Indigenous Mayflowers of Massachusetts
With so many vernacular names associated with the Trailing-Arbutus such as the
Creeping Mayflower, Epigee Rampante, Ground Laurel, Mountain Pink, Gravel Plant,
and Winter Pink, it is still commonly recognized and called by the name
The blossoms of Mayflower are funnel-shaped with white to pinkish five spreading
lobes. The lobes can measure from 1 to 2 cm. long. Blossoms are waxy-textured,
clustered at the axils of its leaves and sometimes at the ends of its branches
too. Mayflower blossoms are considered very fragrant and the strength of its
scents vary differently depending on the type of soil and the location of the
plant. The scent of mayflowers are more powerful during the early spring under
the evergreen trees.
Foliage with alternate oval leaves with slightly blunt pointed ends. Stalks of
Mayflower are rather hairy prostrate stems. The plant is a trailing or a
creeping form that grows out in the open. In general, you can see the
Trailing-Arbutus typically growing in acidic soil, in lightly wooded areas and
Mayflower or Epigaea repens is the State Flower of Massachusetts. The flower was
proposed to represent the state of Massachusetts as early as 1893. It was the
idea of the “National Graland of Flowers” that brought inspiration to choose a
floral emblem that will represent each of the states in America.
Before Mayflower became the state flower of Massachusetts, the flower endured
failure and defeat two times in a row in its goal to gain legislative approval.
Mayflower was first introduced as floral emblem as a proposed bill in 1900. In
1901, the same bill was introduced again but like the first one it was again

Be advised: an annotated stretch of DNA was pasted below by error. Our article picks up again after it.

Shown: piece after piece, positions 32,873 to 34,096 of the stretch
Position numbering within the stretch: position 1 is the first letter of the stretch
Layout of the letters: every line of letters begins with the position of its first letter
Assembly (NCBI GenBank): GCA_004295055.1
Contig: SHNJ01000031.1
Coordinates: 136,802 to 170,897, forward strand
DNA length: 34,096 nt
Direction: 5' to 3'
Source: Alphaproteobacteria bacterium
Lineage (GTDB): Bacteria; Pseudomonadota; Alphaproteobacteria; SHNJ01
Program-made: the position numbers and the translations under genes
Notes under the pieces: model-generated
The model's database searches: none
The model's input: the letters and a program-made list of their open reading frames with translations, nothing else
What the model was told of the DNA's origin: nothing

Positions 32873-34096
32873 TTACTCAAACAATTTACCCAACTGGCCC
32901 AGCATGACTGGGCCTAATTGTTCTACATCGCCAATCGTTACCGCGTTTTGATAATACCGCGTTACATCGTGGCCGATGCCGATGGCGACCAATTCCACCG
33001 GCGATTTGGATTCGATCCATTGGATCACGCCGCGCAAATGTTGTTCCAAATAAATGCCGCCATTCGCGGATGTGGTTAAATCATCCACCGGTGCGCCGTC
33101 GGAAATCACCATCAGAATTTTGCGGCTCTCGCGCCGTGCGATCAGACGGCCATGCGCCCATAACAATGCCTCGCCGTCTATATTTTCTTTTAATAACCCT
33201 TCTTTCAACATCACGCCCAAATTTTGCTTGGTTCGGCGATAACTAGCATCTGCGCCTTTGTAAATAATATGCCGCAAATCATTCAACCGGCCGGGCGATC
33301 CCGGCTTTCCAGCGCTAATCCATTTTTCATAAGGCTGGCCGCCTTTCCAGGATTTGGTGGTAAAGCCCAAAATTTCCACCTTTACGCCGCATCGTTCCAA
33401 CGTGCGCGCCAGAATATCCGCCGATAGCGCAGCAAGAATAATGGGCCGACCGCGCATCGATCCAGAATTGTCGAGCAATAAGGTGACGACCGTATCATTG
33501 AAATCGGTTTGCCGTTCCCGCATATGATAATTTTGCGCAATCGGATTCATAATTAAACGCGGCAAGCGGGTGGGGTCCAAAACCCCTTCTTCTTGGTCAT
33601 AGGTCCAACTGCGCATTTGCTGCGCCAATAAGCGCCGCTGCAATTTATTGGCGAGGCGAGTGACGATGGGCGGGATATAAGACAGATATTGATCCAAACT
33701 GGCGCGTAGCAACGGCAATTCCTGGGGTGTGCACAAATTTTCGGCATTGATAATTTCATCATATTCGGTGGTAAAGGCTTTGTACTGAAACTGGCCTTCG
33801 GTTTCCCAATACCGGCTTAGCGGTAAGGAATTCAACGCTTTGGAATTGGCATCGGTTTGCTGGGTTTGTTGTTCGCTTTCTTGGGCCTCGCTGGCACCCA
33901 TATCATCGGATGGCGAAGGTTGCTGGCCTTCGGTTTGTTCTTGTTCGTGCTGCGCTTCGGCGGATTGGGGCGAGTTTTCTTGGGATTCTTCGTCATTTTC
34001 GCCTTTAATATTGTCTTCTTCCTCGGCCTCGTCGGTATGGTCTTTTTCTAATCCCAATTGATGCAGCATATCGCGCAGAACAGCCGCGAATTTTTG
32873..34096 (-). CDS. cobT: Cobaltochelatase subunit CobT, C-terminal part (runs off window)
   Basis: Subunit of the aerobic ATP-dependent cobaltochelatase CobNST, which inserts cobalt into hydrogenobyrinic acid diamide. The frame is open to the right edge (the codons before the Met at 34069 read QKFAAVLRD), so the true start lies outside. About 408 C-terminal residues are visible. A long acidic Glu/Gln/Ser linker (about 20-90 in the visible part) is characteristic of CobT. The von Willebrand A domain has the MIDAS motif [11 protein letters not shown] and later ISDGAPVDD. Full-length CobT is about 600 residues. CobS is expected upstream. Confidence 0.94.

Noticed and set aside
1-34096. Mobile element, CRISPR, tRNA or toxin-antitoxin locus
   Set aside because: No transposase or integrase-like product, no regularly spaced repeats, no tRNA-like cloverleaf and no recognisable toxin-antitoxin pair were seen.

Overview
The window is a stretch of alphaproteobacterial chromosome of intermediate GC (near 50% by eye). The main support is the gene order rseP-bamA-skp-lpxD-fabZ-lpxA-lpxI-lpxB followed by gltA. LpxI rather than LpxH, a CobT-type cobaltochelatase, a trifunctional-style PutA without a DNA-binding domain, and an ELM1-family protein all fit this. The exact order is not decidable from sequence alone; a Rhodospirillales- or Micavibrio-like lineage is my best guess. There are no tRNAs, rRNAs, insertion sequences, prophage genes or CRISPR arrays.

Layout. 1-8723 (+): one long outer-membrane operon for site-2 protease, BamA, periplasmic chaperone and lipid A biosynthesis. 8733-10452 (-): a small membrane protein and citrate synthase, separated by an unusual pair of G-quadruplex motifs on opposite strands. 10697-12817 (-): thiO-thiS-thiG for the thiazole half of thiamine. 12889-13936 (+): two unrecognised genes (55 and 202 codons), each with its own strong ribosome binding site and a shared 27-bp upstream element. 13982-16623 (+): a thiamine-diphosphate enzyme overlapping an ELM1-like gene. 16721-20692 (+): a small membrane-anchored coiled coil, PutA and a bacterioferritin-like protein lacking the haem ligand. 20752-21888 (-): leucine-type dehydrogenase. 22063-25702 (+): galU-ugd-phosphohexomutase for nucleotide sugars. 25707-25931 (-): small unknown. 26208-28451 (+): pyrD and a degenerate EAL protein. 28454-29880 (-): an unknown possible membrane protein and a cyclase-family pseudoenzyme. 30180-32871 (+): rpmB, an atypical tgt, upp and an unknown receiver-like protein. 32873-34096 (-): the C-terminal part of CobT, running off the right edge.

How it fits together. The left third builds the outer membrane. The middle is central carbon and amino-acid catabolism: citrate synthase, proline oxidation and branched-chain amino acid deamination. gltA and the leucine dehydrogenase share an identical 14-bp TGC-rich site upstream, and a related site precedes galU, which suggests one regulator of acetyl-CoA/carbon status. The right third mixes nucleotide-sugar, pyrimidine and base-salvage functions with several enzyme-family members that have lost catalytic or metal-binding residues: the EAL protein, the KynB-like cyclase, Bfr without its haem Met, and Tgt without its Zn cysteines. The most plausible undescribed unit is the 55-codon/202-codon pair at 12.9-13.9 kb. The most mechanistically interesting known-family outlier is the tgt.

defeated, two proposed bills that aims to adopt the Mayflower as the state fower
of Massachussets failed.
In 1905, a new bill was proposed, it was to name the Mountain Laurel as
Massachusetts floral emblem, however, for the third time, it was again deprived
of a legislative approval.
The third attempt on the Mayflower was a bill introduced and supported by State
Rep. Miles A O’Brien. His proposed bill was quite a charmer that time, but under
unfortunate events, it was faced with another bill competing to named the state
flower of Massachusetts. The other bill was introducing the Water Lily as the
state’s floral emblem.
Massachusetts’ General Court decided to let the Department of Agriculture handle
the issue, which in turn and in finality passed onto the State Board of
Education. The result came out that there will be a statewide election of school
children. It was a voting event that will be participated by the school children
of Massachusetts, to help determine the floral emblem that will represent the
School children of Massachusetts chose the Mayflower over the Water Lily more
than twice the number of votes. Mayflower garnered 107, 617 number of votes,
while the Water Lily cast a mere 49, 499 number of votes.
photography by www.1ove.com.
The Commonwealth of Massachusetts with its General Court adopted the Mayflower
or Epigaea repens which is also commonly known as the Trailing-Arbutus as the
official floral emblem of the state of Massachusetts. On the 17th of May 1925, a
bill was amended to protect the specie of the endangered Mayflower.
Whitman S., Jr. Browne
Boston Herald, United States -
Mar 6, 2008
By request of the family in lieu of flowers,
memorial donations can be made to The Center For Performing Arts, PO
Box 291, Wakefield, MA 01880. ...
SouthCoastToday.com, MA -
4 hours ago
... 87 Crowell Road, Chatham. In lieu of
flowers, donations may be made to the Rosewood Manor Sunshine
Fund, 671 Main Street, Harwich, MA 02645.